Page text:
The last words of The Apology are these: "Now the hour to part has come. I go to die, you go to live. Which of us goes to the better lot is known to no one except the god" (42a). When we reread The Apology today, such words still ring in our souls. Our polity answers this question by saying clearly: "It is better to live." We sacrifice many lives to this principle. If we are alive because we have made our own definitions and laws about what is right and what is wrong, we still will confront the recurrent themes of Socrates: "It is never right to do wrong." "Death is not the worst evil." A civilization not based in these principles is, in fact, not worth living in. We do not escape ourselves because of our regime, our form of rule. The polity lives by our souls.
The very first words of The Apology have always struck me. Socrates and the jury have listened to Meletus, Anytos, and Lycon, his accusers. Socrates marveled at their presentation of the case against him. They almost persuaded him of his own guilt. He then adds, "And yet, hardly anything of what they said is true" (17a). Socrates denies that he is an orator. He denies that he is a teacher. He denies that he is a wise man. We have no reason to think he is here being simply ironical. The young men, the potential philosophers, listen to him. They are still young. They are being called out of themselves.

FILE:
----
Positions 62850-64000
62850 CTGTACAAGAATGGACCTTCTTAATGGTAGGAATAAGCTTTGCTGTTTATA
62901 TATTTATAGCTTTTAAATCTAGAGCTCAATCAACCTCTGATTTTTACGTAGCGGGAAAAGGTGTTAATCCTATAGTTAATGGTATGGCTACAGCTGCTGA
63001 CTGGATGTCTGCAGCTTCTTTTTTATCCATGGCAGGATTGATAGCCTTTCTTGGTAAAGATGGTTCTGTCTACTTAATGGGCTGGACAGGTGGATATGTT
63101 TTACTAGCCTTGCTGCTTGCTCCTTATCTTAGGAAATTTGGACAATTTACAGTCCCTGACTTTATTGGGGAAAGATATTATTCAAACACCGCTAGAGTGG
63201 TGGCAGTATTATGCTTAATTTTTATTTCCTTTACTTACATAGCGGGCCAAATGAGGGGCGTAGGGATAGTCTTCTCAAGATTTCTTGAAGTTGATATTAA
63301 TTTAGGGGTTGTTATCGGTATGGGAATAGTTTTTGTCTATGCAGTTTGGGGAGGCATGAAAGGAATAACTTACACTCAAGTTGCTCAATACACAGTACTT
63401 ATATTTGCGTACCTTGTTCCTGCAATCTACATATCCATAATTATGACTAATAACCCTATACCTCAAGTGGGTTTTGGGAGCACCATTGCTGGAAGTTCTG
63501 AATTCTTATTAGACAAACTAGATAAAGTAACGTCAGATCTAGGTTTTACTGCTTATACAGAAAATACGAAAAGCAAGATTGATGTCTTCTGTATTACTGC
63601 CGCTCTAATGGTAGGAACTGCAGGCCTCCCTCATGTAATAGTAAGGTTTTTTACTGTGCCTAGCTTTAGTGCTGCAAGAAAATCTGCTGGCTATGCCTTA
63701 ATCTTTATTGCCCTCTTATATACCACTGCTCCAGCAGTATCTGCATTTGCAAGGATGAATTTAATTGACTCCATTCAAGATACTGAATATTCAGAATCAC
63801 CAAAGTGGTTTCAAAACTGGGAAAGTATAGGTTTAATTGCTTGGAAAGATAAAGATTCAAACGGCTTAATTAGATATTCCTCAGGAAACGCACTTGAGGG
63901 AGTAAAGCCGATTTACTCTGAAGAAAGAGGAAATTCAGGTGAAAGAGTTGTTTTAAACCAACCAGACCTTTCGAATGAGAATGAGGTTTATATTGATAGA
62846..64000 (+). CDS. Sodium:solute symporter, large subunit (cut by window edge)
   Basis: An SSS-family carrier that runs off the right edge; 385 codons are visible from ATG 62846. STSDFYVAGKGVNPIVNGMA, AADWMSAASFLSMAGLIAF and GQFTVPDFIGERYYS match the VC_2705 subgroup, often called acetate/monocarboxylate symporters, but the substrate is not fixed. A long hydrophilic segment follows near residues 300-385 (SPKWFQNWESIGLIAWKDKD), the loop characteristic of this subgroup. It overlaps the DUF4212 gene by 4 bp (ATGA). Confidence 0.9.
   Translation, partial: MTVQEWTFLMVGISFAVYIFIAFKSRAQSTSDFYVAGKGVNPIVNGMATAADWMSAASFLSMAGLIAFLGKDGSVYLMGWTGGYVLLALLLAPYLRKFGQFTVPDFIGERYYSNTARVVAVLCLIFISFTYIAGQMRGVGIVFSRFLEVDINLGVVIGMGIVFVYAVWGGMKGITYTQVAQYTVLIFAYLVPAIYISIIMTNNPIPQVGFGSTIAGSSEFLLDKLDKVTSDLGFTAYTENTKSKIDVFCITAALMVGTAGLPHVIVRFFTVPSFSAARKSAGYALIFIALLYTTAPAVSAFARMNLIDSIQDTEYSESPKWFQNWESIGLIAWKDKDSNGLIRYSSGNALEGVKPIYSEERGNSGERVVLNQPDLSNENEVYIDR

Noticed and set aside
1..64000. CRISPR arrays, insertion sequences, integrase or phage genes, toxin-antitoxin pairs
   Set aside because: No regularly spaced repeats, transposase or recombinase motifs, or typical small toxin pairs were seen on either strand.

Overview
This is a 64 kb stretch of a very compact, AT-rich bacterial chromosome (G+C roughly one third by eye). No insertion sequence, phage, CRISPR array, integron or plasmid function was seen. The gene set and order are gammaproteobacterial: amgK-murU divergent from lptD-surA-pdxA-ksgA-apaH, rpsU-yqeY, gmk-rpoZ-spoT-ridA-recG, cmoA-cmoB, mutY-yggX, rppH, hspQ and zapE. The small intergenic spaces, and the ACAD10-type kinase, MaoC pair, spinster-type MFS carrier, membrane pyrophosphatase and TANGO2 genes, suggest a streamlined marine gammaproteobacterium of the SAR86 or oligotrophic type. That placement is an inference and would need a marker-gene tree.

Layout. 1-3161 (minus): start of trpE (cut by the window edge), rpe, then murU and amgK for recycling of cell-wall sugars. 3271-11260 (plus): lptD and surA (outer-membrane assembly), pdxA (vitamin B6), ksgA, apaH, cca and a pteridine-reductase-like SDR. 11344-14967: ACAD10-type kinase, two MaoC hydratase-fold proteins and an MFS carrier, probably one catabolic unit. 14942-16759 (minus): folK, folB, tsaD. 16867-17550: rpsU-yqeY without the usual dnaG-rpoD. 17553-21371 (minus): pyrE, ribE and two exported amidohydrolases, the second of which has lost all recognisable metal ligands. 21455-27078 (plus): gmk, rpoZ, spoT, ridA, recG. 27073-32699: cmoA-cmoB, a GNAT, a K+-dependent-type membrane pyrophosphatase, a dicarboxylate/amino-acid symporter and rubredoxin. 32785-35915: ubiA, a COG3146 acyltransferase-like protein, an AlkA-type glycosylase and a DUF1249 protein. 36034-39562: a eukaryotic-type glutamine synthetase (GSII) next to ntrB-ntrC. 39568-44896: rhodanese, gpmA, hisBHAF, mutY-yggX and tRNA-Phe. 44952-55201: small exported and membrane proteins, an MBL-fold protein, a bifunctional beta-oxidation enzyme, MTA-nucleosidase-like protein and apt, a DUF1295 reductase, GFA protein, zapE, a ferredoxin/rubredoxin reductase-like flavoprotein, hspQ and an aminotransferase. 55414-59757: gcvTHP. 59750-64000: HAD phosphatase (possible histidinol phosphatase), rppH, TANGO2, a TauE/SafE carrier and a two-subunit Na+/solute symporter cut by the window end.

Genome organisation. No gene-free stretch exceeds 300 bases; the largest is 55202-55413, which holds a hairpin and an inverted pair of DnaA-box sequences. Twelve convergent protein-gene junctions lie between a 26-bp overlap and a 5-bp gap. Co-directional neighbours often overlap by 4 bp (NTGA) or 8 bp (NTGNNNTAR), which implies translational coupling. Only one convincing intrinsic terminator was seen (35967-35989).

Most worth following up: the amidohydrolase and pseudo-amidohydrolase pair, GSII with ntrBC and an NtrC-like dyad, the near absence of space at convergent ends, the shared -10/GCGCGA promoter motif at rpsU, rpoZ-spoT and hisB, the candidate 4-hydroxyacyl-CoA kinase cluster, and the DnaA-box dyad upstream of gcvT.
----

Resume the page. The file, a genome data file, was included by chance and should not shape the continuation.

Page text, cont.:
Yet how difficult it is to listen to Socrates. Would we have been better off had we a video of the Trial of Socrates? I think not. What we have, our quiet reading, is enough to re-present in our souls the issues that are fundamental to our polity: How we live? What is true? What is good? What is it to be wise?
Had Socrates decided that continuing life is better than truth, had he chosen to live a few more years beyond his seventy, we would never have heard of him. The world is full of those who so chose. We hardly want to know of them. We know of Socrates because a democracy killed him in a legal trial. He obeyed its laws. This obedience was the only way open to show them the disorder of their souls. It is no different today. We just blind ourselves not to see who is killed and who legislates its possibility.